I keep seeing this “It’s different in Europe”-thing everywhere.I do not know exactly how bad things are regarding shaving of body hair in the USA, but in Denmark most women shave their armpits and their legs. It is rare to see a women with bare, hairy legs, and many people have that same reaction as you do.

  66. says

    But those are just weak countermeasures to say “we are not totally unhealthy”. The HEALTHIEST thing would still be not to wear make-up :) and use the occasional cream and lipbalm as per your skin’s needs.

  67. says

    The comment about Europe is mostly moot. Europeans shave and wax probably as much as Americans do. At least the younger generations, definitely. Personally, I took a break from shaving my armpits for some months. It felt quite good and my partner was quite “meh” about it. He protested a few times but that’s not really his decision to make. I thought a lot about whether I would do it if I were looking for a boyfriend – and I think that I would probably be afraid. But maybe I wouldn’t be. I probably wouln’t want to be with a person who is incapable of letting go of their social programming. Also I usually shave my legs and pubic area about once a month in the colder months. I don’t give much of a fuck and hair won’t make my vagina less awesome-feeling.

  68. says

    Actually quite sensible. I live in Europe so I have a bit less to worry about, but in the US makeup is dangerously uncontrolled. The FDA who should be checking what goes in makeup is not doing their job – they’ve actually banned a few things, whereas in Europe the list of banned ingredients is massive compared to the few US ones.This is true almost everywhere: if a corporation *can* get away with it, they will want to. Unless you restrict and mandate very specific regulations, the money-making apparatus does not give a shit. This does not make me trust makeup, among other things :) and you’re probably fairly right in your fears.

  69. philliphelbig says

    Yes, it is different in Europe, but not as much as it used to be. A little history (ignoring for now stuff more than 100 years old): The idea of women shaving armpits and legs is the result of probably the most successful advertising campaign in history. This is well documented; look it up. As a result, practically all women in the US shave. Until the early 1990s or so, most women in Europe, at least in northern Europe, didn’t. Yes, some did, but it was one variation among many, like, say, a Mohawk hairdo, a tattoo (then not very common) or whatever.In the last 20 years or so, in most of Europe probably more than half of women shave, but it depends on age, lifestyle and many other factors. It seems to be more of a general fashion trend than the really strong social pressure in the States. Genital shaving is now quite common as well (perhaps easier to notice in Europe since public nudity (sauna, nude beaches etc) is more common), many men shave their armpits and other parts of their bodies, piercing and tattoos are on the rise etc. However, if a woman doesn’t shave (I know many who don’t), there is really no sort of pressure at all, either openly or behind her back. In the States, this is a different matter. In Europe, the pendulum seems to be swinging back towards less shaving, in line with the idea that this is just another fashion trend.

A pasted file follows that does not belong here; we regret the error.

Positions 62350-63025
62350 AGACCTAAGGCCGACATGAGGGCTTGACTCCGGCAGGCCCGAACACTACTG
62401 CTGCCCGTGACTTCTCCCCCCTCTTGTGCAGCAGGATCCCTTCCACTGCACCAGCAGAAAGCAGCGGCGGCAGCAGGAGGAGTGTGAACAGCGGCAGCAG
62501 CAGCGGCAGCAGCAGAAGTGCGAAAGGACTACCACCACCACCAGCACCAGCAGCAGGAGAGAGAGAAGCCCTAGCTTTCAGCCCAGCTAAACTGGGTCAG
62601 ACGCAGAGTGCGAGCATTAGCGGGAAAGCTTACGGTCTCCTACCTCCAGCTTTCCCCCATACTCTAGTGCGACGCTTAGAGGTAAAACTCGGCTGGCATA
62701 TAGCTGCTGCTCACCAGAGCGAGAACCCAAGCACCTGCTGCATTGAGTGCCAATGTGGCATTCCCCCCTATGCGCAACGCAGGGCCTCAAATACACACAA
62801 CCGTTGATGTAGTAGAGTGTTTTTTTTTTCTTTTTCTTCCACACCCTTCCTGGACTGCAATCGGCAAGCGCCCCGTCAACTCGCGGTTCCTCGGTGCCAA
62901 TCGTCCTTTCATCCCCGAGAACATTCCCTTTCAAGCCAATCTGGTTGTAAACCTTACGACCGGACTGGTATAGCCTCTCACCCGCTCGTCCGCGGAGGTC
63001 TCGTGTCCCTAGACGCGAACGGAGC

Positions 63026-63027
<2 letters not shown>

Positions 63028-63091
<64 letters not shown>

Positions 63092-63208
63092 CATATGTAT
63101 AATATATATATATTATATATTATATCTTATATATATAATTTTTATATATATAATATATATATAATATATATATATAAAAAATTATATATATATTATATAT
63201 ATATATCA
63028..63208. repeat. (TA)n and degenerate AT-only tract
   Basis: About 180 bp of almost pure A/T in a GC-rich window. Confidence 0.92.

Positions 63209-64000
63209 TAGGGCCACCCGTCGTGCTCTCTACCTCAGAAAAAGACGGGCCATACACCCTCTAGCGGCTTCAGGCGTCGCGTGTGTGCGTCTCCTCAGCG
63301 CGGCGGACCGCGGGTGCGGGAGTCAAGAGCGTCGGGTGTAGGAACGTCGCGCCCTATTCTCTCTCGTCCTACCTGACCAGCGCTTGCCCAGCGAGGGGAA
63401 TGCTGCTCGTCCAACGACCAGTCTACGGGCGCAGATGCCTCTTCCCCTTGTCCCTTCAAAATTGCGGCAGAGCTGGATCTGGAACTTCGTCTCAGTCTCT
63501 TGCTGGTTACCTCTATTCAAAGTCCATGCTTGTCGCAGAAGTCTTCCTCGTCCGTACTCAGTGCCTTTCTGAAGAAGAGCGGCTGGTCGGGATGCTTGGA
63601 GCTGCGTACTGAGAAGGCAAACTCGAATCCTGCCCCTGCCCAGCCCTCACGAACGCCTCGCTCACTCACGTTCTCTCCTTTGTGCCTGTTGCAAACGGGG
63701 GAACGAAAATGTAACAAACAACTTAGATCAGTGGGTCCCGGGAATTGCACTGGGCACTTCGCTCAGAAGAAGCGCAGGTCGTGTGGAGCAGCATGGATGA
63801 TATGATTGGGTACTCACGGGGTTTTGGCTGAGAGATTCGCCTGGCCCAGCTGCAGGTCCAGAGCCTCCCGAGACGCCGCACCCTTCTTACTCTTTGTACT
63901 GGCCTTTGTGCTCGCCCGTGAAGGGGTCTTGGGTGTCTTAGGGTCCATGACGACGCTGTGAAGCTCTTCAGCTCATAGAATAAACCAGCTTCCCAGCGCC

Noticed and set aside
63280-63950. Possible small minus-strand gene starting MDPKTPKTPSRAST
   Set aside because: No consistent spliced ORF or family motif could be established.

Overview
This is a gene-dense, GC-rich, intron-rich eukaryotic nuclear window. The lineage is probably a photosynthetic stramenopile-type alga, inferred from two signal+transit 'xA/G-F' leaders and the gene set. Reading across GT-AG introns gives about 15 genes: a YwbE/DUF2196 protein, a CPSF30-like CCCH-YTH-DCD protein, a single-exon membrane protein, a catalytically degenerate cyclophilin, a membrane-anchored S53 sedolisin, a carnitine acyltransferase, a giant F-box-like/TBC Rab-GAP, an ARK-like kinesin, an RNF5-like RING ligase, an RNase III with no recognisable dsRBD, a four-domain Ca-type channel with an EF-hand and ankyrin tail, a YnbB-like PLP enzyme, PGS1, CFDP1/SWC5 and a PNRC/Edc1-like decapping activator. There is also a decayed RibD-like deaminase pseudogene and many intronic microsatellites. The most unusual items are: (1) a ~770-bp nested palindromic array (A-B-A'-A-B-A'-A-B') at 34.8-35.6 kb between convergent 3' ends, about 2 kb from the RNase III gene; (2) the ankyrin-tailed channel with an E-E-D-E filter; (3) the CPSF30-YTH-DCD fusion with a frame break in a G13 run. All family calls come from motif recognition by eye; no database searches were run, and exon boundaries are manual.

70. says

    Not that you can really compare two people, since we all differ genetically… but it’s always seemed a little telling, at least to me, that my sister cakes on the makeup and has terrible problems with acne, whereas I don’t wear any, and have never had a problem with my skin, other than the occasional dryness in winter.

  71. Ana says

    Hum. I would enter, except for me every week is no make-up week. And being a college student in an Engineering college, I don’t even stand out for it. I can even toss a few justifications – whether it’s the aggression I already suffer from the chemicals in the lab (and have you tried keeping perfectly-polished nails when you wash your glasswear with 100% acetone?), my sensitive skin or just my healthy addiction to the snooze button, the most I do is pass some eye-liner maybe once or twice a month. And I like it, because it means when I really feel like it, make-up is just a fun thing to spice things up, not a requirement.Actually, I spent last year in Italy and it was startling how every girl, at any time, had full-on make-up. Even at 8am in the grocery shop. And how cheap the stuff was there – I actually bought quite a lot of stuf that now I almost never use…

  72. says

    I haven’t worn makeup in years. I don’t miss it at all, and my husband thinks I look better without it. My skin certainly appreciates it!

  73. says

    i try to live by a non-makeup rule for my day to day and I use it for dressing up to feel special and fancy. It keeps me from getting addicted to the look and insecure behind the mask. I have way too many friends who wont go anywhere without makeup on.